Three Causes of Inflamed Gums and How to Prevent Them

a pregnant mother is telling her little daughter about swollen gums

When you brush or floss, do you notice any tenderness, redness or inflammation in your gums? Inflamed gums could signal an underlying condition that your dentist should check, and the following are just a few possible causes. Paying as much attention to your gums as you do to your teeth is a vital part of maintaining your overall oral health. Be on the lookout for these symptoms.

Cause 1: Gum Disease

Inflamed gums is one of the first signs of gum disease. Other signs and symptoms include teeth that appear longer due to receding gums, pockets formed between teeth, changes in how the teeth fit together, persistent bad breath, and a constant bad taste in the mouth. Do you have any of these symptoms? You may have a form of gum disease, which can range from minor gum problems to periodontitis or advanced periodontitis. Gum problems start when plaque on the teeth isn't removed by daily brushing and flossing. The plaque infects the gums, teeth and supporting bone tissue. If this condition is left untreated, you could wind up with pocketing around the teeth. Your teeth may appear to be loose, and you may need to consult a gum specialist to have your condition examined.

Cause 2: Tooth Abscess

If it's been a while since your last dental appointment, you may have a cavity or some other dental issue that you don't know about. Germs from a cavity sometimes infect your teeth and can cause an infection and painful swelling, called an abscess. You should see your dentist as soon as you notice swelling around a tooth or signs of an abscess. If left untreated, a tooth abscess may ultimately require a root canal or tooth removal procedure.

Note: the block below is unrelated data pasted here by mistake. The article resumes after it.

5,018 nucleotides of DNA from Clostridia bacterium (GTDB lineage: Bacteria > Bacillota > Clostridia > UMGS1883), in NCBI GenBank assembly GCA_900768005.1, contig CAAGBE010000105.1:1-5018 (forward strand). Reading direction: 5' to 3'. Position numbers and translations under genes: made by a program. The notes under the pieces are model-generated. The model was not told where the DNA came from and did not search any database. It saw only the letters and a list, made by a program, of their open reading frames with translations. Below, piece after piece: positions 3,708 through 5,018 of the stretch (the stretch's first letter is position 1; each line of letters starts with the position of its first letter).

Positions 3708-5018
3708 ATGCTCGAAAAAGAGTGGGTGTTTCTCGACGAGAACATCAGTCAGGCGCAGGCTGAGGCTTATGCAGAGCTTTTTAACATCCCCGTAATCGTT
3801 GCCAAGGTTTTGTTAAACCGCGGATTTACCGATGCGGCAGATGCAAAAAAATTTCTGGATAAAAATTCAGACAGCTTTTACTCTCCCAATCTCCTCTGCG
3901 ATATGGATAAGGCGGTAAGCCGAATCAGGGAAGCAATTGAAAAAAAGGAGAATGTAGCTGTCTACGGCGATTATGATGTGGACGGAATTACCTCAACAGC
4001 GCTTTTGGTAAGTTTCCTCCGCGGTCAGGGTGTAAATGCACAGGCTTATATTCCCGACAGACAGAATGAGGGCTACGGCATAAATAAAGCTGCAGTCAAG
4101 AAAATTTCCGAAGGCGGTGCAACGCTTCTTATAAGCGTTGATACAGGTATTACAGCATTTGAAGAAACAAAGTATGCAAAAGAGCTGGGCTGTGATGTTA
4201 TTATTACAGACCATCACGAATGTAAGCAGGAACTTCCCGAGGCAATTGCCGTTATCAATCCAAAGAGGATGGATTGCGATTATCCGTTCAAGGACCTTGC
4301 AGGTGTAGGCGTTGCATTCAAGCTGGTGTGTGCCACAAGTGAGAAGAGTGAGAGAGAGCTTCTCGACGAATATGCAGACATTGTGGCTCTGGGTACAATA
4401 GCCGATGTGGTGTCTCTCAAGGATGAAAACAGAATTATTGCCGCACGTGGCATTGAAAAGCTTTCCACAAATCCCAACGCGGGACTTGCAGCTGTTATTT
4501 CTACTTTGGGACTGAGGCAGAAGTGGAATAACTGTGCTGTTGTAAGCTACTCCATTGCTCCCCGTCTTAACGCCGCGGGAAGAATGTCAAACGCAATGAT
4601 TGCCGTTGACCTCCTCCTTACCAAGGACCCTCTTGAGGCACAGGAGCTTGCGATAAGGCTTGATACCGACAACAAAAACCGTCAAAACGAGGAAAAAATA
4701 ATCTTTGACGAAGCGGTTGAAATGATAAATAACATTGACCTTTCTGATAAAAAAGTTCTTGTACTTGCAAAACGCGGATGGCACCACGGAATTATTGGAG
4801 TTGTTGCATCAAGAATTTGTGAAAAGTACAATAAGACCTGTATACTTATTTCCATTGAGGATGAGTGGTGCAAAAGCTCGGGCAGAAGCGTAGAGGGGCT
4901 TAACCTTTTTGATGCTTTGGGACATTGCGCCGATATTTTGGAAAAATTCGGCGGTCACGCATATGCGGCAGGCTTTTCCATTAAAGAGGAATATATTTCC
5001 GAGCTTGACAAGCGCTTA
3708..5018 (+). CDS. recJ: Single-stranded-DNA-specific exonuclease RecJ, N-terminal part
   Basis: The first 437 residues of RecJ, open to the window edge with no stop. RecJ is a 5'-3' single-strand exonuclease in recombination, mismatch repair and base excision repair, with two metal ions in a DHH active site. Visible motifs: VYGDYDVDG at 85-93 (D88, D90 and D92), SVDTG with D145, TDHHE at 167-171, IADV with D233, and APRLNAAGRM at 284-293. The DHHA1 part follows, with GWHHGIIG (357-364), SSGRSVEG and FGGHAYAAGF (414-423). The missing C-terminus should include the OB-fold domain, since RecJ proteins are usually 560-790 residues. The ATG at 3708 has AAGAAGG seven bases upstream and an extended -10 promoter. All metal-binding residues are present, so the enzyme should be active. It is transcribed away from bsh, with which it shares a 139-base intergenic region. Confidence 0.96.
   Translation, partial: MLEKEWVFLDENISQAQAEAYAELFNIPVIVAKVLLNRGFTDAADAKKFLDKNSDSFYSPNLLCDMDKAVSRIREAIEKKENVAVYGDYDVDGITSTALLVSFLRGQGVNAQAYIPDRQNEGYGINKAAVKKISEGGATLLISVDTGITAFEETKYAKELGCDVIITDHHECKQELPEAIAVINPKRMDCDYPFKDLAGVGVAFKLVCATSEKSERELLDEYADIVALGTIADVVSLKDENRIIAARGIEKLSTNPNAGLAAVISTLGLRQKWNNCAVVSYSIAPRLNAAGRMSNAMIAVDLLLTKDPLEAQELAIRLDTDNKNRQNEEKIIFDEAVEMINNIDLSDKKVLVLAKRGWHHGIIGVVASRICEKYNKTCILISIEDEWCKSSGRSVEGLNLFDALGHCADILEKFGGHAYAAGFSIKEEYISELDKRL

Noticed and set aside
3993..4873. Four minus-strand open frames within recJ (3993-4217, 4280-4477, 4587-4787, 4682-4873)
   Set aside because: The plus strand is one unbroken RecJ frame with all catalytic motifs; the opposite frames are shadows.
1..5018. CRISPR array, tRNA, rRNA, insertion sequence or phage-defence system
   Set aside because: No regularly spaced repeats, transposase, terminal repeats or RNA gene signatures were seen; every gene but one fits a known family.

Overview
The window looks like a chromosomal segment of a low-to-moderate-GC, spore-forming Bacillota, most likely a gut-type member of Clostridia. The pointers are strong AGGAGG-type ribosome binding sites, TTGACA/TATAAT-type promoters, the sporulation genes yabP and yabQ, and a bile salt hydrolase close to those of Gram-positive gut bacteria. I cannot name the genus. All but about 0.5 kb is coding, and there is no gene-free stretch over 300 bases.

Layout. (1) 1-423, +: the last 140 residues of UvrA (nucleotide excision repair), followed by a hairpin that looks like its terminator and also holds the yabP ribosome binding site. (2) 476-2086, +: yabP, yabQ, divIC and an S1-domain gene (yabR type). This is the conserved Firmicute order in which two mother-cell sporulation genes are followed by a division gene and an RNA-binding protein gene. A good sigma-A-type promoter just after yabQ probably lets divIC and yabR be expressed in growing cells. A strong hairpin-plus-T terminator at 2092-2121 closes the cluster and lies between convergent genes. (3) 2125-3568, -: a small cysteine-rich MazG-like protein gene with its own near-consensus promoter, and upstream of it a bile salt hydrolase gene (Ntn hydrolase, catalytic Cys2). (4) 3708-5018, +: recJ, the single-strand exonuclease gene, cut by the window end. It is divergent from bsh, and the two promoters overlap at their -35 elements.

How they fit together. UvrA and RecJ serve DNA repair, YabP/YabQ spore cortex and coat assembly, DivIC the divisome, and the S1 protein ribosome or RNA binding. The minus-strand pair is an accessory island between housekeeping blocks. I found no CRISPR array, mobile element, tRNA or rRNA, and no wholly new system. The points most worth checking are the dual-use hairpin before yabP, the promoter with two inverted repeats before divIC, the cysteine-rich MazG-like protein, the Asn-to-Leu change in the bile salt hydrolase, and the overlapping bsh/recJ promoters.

Cause 3: Pregnancy

In addition to the usual prenatal care that women receive during the nine months of pregnancy, staying on top of dental visits is important. As many as 50 to 70 percent of pregnant women develop pregnancy gingivitis. During pregnancy, you may experience swollen gums and tenderness, which are caused by hormonal changes. One common sign is gums that bleed when you brush or floss. You may even experience a red, inflamed or raised area (called pregnancy tumours) on the gum tissue surface. These tumours typically go away on their own after pregnancy.

Keep the Swelling Down

A combination of at-home care and regular dental check-ups is your best bet for fighting cavities, gum problems and swelling of the gum tissue. These are just a few helpful tips to prevent gum inflammation.

  • Brush twice a day with a soft-bristled toothbrush.
  • Floss daily.
  • Replace your toothbrush every 3 to 4 months.
  • Avoid sugary foods.
  • Schedule regular dental appointments every 6 months for routine cleanings.

If you have any of these symptoms, be sure to schedule a visit with your dentist to find the true cause. Getting the proper treatment, along with follow-up care in the dentist's office and at home, will prevent further damage. Your teeth and your smile will thank you.

This article is intended to promote understanding of and knowledge about general oral health topics. It is not intended to be a substitute for professional advice, diagnosis or treatment. Always seek the advice of your dentist or other qualified healthcare provider with any questions you may have regarding a medical condition or treatment.

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Common Conditions During PREGNANCY

To help minimize any risks during pregnancy, here is some general advice and some common conditions to be on the lookout for:

  1. Gum disease – during pregnancy, teeth and gums need special attention. Regular tooth brushing twice daily, flossing once daily, eating a balanced diet and visiting the dentist regularly will help reduce dental problems that accompany pregnancy.

  2. Enamel erosion – for some women, morning sickness is a major symptom of pregnancy. Along with the nausea comes additional acid that, if left in your mouth, can erode your teeth. Be sure to rinse your mouth out with water or with a fluoride mouthwash to keep the acid level under control.

  3. Dry mouth – pregnancy dry mouth can put women at a greater risk for problems such as tooth decay and infections. Drink plenty of water to stay hydrated and chew sugarless gum to enhance production of saliva.

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